Fast Lane To Comedy

THE MARQUEE ABOVE NEW YORK'S ST. James Theatre bears a cartoon of Nathan Lane in ancient Roman togs lugging a huge FORUM. In logo veritas. Lane does carry the new revival of A Funny Thing Happened on the Way to the Forum.


BROADWAY LOVES TO CREATE A NEW star, and it senses one in "Bring in 'Da Noise, Bring in 'Da Funk's" Savion Glover. Still, the question remains: can a show with such a strong political dimension dance its way to Broadway success?

Love On The Run

A DRIAN NOBLE'S PRODUCTION OF _B_A Midsummer Night's Dream _b_with the Royal Shakespeare Company begins in a red room with Hippolyta sitting on a trapeze.

Send In The Clown

IT'S REHEARSAL FOR THE upcoming Broadway revival of "A Funny Thing Happened on the Way to the Forum." Nathan Lane, as the sly Roman slave Pseudolus, is languishing on a couch surrounded by dancing courtesans, one of them wielding a whip.

It's A Hell Of A Town

YOU CAN'T FIGHT CITY HALL, SAYS the hoary adage. Al Pacino as New York City Mayor John Pappas is trying to make his _B_City Hall _b_ a place you don't have to fight, a place that cares, that gets things done.

Jane Austen Does Lunch

How about a lifetime Achievement Oscar for Jane Austen at the next Academy Awards? Might as well, in view of the outpouring of films based on the work of the great 19th-century English novelist.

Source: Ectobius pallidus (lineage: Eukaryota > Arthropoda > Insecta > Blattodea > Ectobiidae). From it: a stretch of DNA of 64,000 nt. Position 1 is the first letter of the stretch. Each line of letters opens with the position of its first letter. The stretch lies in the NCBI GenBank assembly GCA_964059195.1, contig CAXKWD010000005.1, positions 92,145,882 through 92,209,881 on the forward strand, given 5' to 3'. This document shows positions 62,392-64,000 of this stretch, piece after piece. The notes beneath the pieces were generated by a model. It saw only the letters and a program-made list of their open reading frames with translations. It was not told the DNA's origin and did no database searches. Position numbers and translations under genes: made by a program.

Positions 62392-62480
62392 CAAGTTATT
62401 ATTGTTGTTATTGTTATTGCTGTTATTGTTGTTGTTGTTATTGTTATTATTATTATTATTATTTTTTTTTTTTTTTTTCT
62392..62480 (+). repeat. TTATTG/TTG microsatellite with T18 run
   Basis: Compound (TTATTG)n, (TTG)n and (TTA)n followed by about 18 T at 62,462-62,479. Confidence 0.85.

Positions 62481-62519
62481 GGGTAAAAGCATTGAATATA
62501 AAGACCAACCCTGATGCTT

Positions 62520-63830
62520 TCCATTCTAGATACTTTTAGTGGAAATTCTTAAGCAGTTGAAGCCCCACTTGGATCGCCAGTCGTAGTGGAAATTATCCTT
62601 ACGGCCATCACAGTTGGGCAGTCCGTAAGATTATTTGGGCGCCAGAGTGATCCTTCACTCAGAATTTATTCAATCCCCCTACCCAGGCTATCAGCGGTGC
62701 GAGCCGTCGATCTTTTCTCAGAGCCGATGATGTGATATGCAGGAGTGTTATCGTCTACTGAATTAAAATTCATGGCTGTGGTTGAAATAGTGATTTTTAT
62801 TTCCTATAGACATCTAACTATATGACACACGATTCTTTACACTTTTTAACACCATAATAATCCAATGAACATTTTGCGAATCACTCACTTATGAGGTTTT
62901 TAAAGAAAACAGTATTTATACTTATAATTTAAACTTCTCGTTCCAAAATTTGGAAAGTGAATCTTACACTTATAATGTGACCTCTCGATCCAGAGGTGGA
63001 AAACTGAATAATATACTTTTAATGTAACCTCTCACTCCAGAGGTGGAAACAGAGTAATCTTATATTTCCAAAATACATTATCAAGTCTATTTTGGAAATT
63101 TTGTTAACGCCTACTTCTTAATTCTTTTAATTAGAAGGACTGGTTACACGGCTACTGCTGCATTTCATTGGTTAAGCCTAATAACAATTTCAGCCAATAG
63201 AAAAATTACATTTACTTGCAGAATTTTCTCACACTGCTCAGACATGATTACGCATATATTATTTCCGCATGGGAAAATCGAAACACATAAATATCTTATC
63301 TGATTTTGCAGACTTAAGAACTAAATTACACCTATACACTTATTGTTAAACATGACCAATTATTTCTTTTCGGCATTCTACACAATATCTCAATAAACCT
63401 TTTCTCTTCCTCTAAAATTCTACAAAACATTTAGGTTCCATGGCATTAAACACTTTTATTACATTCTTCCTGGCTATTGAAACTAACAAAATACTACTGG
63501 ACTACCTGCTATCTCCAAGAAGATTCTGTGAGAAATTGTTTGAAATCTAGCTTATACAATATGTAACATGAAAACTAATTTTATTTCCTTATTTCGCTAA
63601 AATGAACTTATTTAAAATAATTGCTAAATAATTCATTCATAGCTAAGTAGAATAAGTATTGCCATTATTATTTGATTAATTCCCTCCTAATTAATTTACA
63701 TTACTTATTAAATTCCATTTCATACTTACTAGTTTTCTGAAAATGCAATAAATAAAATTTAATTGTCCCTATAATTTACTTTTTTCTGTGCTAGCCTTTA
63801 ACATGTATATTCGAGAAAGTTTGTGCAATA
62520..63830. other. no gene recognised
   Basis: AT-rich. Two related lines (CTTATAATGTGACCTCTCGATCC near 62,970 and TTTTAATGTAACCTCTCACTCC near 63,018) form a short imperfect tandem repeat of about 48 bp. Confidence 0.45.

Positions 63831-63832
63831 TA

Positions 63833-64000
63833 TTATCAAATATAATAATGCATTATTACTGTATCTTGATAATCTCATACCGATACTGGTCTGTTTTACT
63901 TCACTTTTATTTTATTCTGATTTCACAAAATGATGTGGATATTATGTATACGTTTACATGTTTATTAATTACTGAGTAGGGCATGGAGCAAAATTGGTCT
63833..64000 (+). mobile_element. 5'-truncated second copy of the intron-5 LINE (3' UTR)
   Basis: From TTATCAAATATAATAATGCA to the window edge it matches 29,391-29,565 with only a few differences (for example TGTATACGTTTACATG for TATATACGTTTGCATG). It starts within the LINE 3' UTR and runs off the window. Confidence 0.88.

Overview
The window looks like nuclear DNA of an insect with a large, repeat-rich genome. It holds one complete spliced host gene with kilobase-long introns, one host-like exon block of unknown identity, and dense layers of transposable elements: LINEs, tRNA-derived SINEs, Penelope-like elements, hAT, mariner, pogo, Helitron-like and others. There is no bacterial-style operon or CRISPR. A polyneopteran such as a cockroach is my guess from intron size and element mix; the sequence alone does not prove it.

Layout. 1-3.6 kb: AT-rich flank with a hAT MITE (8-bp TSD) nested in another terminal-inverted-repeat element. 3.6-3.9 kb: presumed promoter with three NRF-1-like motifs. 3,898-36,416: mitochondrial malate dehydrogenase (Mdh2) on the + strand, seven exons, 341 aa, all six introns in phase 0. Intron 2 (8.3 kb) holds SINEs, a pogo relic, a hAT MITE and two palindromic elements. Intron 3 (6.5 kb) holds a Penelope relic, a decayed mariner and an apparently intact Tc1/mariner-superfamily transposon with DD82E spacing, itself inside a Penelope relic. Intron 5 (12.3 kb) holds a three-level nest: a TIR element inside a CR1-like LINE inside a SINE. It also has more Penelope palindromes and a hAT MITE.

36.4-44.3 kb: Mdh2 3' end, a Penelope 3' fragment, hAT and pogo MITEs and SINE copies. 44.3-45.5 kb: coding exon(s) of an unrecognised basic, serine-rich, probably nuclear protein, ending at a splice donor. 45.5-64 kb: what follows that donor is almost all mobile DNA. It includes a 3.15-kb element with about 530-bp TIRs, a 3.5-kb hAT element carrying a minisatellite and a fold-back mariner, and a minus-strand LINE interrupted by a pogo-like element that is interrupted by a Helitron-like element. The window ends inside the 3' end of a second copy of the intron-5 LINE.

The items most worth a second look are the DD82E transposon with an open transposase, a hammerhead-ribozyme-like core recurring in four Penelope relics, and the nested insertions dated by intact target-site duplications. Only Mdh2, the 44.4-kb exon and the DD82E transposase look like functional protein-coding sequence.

Apocalypse Soon

STRANGE DAYS DOESN'T JUST SIT THERE ON the screen and invite you to watch. It instantly yanks you into a dazzling opening sequence, a frenetic heist in which the careening camera makes you one of the heisters, breaking through doors, lurching down stairways, whacking people around.

Presidential Aspirations

Gore Vidal knows his audience. Palimpsest (435 pages. Random House. $27.50), his long-awaited memoir, opens with a cascade of up-per-crusty names: Janet Lee Bouvier Auchincloss, Nina Gore Vidal Auchincloss Olds, Hugh Dudley Auchincloss Jr., Sen.

Crooks, Creeps And Cons

In an age when all movie genres are being subverted, postmodernized, de-constructed, film noir is a tough genre to mess around with. For many true movie fiends, noir is the key American movie type, and the most fun when it's done right.

Phantoms In The Dark

THE CRYPTOGRAM is David Mamet's word for the hidden meaning of our lives, the secret message that we can never really decode. His painful, powerful new play, receiving its U.S. premiere by the American Repertory Theatre in Boston, is his most personal work.

What Happens When Spies Collide

The olympian gods are no more, but artists still need muses. The unlikely muse for Tom Stoppard's play Hapgood was the late Richard Feynman, the eccen-tric American physicist and Nobel laureate whose books introduced Stoppard to the world of quantum physics.

Who's Harassing Whom?

If there were a nobel prize for literary Opportunism, Michael Crichton would have accumulated thousands of frequent-flier miles to Sweden. Crichton, a supersmart cookie, bones up on trendissimo topics (""Rising Sun,'' ""Jurassic Park'') and then uses the best-seller list as a trampoline to vault into blockbuster movies.